There’s a Hillel quote that always inspires me, and I’ll paraphrase: “If not me, then who?” If my voice is already being heard and helping to make change, then why shouldn’t I keep going and keep making an even greater impact? I think young people are really the ones most capable of changing things, because I’ve sometimes found that the older you are, the more fossilized you can become in your thinking. Novosibirsk — like every Jewish community should be — is a place where young people can speak and where people will listen to them.

Sasha in a training seminar with other Kaplan fellows.

The current coronavirus pandemic is a great example of how I’ve learned how to adapt and think strategically. The Kaplan Leadership Initiative has been a huge part of my evolution there. Starting in mid-March, we moved our whole community online, taking advantage of the opportunity to invite in speakers and leaders from not just Novosibirsk but across the former Soviet Union and around the world.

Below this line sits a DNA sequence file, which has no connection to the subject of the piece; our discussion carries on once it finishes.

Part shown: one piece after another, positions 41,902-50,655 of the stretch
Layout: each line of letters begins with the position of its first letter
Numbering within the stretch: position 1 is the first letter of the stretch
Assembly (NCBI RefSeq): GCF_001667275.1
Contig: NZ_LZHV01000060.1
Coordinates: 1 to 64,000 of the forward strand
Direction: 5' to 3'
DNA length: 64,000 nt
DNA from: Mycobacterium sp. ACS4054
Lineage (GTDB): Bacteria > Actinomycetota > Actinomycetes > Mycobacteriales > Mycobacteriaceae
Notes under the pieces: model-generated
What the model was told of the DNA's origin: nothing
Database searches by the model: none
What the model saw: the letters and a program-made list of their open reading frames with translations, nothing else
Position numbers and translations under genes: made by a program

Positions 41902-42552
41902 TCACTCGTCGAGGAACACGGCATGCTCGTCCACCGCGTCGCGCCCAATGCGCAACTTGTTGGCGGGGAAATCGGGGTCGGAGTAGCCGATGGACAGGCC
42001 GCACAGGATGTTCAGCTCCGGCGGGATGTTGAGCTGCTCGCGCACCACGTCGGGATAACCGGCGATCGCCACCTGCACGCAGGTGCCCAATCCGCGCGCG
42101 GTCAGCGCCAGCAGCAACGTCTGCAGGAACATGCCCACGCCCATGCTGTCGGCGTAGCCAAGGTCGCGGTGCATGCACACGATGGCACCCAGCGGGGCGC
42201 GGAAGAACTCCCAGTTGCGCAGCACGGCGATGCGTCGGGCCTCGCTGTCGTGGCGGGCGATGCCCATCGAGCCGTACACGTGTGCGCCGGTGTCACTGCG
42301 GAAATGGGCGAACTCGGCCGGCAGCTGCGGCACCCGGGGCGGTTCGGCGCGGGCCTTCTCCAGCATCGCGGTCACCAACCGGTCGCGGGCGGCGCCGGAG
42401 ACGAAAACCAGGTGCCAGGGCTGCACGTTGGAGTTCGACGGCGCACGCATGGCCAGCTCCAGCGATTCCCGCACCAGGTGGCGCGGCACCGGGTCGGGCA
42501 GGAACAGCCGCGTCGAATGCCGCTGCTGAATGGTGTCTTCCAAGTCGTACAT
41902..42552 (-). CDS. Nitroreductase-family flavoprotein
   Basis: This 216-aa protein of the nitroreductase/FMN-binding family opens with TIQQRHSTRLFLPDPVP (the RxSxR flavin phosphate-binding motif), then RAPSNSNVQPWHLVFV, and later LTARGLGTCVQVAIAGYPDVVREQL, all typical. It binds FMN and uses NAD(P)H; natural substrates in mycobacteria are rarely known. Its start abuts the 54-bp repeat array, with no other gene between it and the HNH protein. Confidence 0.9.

As we’ve worked to fundraise locally and become more self-sufficient, a recent Kaplan session helped me develop a strategy to turn some of our active Novosibirsk Hillel students into ambassadors of our work able to develop their own fundraisers on social media. 

I’m particularly proud of our volunteering efforts, which we do in partnership with JDC and thanks to its investment in these initiatives across the former Soviet Union. We’ve read bedtime stories to children, made quilts for the elderly, and produced videos to lift the spirits of families with special needs. My favorite initiative brought Shabbat to every home. We have a “Golden Age” club in our city, who normally celebrate Shabbat together each Friday in our Jewish Community Center. Now, of course, they are at home and self-isolating. Our young people made boxes for them — complete with Shabbat dinner, Shabbat candles and blessings, grape juice, challahs, and instructions for how to join our service on Zoom — and our volunteers with cars delivered these toolkits all over Novosibirsk.

When I first started working in the Jewish community, I was motivated by the fact that I really wanted my grandchildren to live Jewish lives, to find their own place in the community. Now I feel like being a Jewish communal professional is like a game I can win. There’s so much I can do, so much I can change, so much I can bring to the table.

I’m definitely a gambler, I’m betting on a Jewish future, and I want to win.